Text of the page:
When talking about health care reform, there are still areas about the law that are filled with uncertainties. Below are the five commonly asked questions about the Affordable Care Act:
1. What is the individual mandate?
The individual mandate by the health care reform law requires every American to have a health insurance plan in place by 2014 or pay a penalty. The annual penalty is $695 or up to 2.5 percent of your income (for 2016 and beyond).
2. Could I have a waiting period before employer coverage is available?
Companies subject to the employer mandate of the health care reform law (those with 50 or more full-time employees) will have a grace period of 90 days before offering new hires minimum essential coverage without incurring any penalties starting January 2014. On day 91 onwards, failure to offer affordable and adequate employer-sponsored healthcare coverage would mean paying a per person penalty.
3. What if employers offer coverage that’s unaffordable?
Employers with 50 or more full-time employees offering unaffordable health care coverage to their workers with at least one full-time employee getting health insurance via the exchange would still have to pay a penalty. Employers will be fined an annual penalty of $3,000 per full-time employee (the first 30 workers will be excluded).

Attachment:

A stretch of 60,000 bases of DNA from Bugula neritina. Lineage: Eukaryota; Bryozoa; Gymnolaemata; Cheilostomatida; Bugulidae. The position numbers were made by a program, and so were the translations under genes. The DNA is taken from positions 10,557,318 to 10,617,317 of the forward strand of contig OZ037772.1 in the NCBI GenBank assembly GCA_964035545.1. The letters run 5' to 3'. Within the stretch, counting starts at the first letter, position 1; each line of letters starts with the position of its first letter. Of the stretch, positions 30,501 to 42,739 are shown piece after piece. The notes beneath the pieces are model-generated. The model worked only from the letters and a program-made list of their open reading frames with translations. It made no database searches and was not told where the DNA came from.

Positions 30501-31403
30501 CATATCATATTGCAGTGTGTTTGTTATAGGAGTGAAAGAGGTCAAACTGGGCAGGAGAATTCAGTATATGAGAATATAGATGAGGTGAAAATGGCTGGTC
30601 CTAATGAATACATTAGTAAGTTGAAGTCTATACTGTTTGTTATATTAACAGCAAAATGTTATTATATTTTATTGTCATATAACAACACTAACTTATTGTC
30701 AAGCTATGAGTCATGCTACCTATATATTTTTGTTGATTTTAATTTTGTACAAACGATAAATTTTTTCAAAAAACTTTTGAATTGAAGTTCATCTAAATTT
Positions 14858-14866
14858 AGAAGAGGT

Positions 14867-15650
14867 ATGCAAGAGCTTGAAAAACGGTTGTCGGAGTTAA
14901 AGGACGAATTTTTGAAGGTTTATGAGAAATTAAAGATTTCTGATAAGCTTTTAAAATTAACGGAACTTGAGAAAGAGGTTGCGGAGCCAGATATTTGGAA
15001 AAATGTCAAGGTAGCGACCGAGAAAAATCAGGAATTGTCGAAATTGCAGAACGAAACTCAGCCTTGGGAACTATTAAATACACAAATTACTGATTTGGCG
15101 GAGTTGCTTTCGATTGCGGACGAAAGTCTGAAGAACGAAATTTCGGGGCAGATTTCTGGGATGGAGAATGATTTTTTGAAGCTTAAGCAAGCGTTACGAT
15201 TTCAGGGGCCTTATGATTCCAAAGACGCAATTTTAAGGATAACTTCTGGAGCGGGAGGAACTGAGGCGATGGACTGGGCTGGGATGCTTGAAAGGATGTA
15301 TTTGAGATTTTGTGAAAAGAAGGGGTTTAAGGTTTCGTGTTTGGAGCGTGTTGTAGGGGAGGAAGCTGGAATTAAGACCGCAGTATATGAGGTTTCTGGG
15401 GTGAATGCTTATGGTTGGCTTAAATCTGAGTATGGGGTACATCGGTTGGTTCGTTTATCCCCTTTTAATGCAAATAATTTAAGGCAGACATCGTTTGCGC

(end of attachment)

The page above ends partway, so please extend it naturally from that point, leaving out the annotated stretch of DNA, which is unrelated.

4. How does household income determine if a plan is affordable?
Coverage is said to be unaffordable if the employee have to contribute more than 9.5 percent of their family income to employer coverage. According to the IRS, an employee’s household income will be verified using your tax filings. For individuals with income levels below 400 percent of the federal poverty guidelines, you’re qualified to get federal premium subsidies in the form of tax credits or free choice voucher. Under the law, the health insurance exchange will be ready by January 1, 2014.
5. What is a free choice voucher?
If your employer offers adequate coverage but is not affordable, you can request a free choice voucher from your employer to get health insurance coverage through the state-based health insurance exchange. The amount of the voucher is equal to the amount contributed by your employer for an individual or family plan. The voucher would still be tax deductible for employers. Take note that you can choose either the premium tax credit available via the exchange or get the free choice voucher from your employer. You cannot get both at the same time.